New Kinds of Questions
Humphrey School researchers are testing their ideas of how we can make infrastructure work better to support healthier and happier cities. Here are a few of their projects.
Could bike sharing be better?
Professor Greg Lindsey, who specializes in environmental and transportation planning, is working with Jueyu Wang, a doctoral student at the Humphrey School, to learn if bike-sharing systems could better meet people’s needs, complement other transportation options, and reduce carbon emissions. Using data from several bike-share programs, including Twin Cities-based Nice Ride, they are looking at what influences ridership at various stations and how adding stations to a network may change riders’ behavior. Characteristics of the built environment around them are emerging as a factor. “The reality is that these systems are complex, and they are hard to optimize,” Lindsey says.
Lindsey and Wang also are looking at dockless bike-share systems, which are already in use in China, parts of Europe, and a few U.S. cities. Cheaper to operate and potentially more environmentally friendly, dockless systems use a mobile-payment system and allow riders to pick up a bike wherever they see one and leave it wherever they end up. “People are moving ahead with dockless systems for good reasons,” Lindsey says, “but right now there isn’t enough research to determine whether they really increase ridership or what the implications are for sustainability, particularly in the North American context.”
Can public transit be more appealing?
Associate professor of regional policy and planning Jason Cao’s past research has shown that residents of high-density, mixed-use neighborhoods are in many ways more satisfied with their lives than their suburban counterparts, who lack easy access to transit, restaurants, and shops. Now he’s collaborating with Yingling Fan to better understand people’s transit preferences. Cao is posing questions like: How close must a transit stop be to a person’s house for them to use public transportation? And what transportation options might some prefer?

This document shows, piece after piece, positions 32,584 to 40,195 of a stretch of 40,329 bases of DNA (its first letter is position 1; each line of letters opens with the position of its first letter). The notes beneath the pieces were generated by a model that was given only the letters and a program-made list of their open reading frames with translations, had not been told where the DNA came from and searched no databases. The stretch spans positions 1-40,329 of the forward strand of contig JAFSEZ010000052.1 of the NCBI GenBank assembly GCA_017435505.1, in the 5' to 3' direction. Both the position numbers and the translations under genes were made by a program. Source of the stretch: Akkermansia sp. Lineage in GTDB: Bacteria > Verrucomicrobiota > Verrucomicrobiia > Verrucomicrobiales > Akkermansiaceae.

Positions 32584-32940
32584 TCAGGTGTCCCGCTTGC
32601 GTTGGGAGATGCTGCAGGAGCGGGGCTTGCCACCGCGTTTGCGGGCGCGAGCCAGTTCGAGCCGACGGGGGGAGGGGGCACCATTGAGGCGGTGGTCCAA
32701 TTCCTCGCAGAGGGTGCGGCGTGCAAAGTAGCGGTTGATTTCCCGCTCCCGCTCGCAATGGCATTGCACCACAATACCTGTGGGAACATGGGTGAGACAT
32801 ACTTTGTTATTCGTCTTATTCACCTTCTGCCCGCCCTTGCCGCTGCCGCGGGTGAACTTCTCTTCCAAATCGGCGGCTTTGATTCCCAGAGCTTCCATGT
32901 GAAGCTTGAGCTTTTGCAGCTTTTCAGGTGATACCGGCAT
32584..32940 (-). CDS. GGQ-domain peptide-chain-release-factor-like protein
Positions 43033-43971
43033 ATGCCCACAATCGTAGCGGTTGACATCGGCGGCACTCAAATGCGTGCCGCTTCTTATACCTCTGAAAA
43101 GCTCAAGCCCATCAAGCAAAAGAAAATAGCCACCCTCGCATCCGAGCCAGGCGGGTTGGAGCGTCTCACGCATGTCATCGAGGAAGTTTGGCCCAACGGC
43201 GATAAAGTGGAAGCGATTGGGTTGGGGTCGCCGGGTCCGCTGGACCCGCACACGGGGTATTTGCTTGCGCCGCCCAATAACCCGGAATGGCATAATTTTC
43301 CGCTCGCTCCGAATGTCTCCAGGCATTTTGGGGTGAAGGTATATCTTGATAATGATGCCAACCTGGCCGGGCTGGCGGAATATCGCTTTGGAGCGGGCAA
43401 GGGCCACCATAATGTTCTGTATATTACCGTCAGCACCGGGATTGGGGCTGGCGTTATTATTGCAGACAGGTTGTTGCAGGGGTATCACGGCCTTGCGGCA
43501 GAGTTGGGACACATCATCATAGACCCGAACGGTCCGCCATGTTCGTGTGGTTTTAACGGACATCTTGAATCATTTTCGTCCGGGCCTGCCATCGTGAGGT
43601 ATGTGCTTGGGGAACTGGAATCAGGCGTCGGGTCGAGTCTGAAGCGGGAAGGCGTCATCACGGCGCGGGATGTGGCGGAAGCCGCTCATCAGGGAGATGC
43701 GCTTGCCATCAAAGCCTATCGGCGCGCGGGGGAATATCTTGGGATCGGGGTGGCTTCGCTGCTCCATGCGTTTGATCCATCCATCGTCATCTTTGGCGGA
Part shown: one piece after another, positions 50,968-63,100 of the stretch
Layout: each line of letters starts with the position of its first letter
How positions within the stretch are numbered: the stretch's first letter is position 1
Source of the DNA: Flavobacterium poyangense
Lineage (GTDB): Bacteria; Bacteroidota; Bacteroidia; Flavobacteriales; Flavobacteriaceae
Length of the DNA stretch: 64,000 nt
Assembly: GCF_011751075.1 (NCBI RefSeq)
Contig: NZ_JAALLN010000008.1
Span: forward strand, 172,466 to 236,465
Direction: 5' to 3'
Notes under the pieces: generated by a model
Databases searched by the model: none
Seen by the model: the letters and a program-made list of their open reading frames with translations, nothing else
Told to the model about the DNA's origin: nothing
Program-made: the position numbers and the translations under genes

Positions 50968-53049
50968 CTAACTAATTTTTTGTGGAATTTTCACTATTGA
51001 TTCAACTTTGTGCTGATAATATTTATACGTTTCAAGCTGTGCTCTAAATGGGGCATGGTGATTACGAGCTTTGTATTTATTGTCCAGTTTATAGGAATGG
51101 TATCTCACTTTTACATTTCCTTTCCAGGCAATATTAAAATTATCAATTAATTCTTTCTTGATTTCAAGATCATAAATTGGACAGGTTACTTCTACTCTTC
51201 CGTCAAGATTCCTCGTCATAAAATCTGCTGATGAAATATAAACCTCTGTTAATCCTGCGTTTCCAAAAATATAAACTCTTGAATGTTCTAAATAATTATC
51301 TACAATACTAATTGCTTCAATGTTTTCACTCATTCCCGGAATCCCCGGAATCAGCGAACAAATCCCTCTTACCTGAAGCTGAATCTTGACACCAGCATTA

Who benefits from community solar?
Gabriel Chan, an assistant professor of science, technology, and environmental policy, wants to know whether the potential benefits attributed to community solar programs are real, and whether such systems are actually working as intended. Community solar programs allow multiple households to buy into small-scale solar arrays operated by a third party, often a local business. Ideally, all who help with financing share in the financial and tax benefits that go with generating this type of clean energy, which is fed back to the local power grid. Chan is finding that doesn’t always happen. “There is a huge gap between the idea and the reality of [them],” he says, explaining that they are more often used by and thus benefit wealthier people and businesses. “In my research I try to highlight that solving environmental problems may improve equity outcomes, and the political viability of our policies is going to depend on equity,” he says. “It’s going to be hard to accept community solar over the long term if it only benefits certain kinds of people.”
What’s the best funding mechanism?
Funding is often what prevents cities from making changes that might benefit them, according to Jerry Zhao, an associate professor of public administration. “We don’t have a well-developed urban transit system in the U.S., and that is not because we don’t know how to build a bus or lay out light rail lines,” he says. What’s needed are good funding strategies. He and a research assistant are compiling data on how 470 urbanized areas, including the Twin Cities, are funded by federal, state, local, and other sources. “We want to understand how to pool resources at every level to create solutions,” he says.
Read more about the work of the Sustainable Healthy Cities network in Urban Outfitting.
Story by Meleah Maynard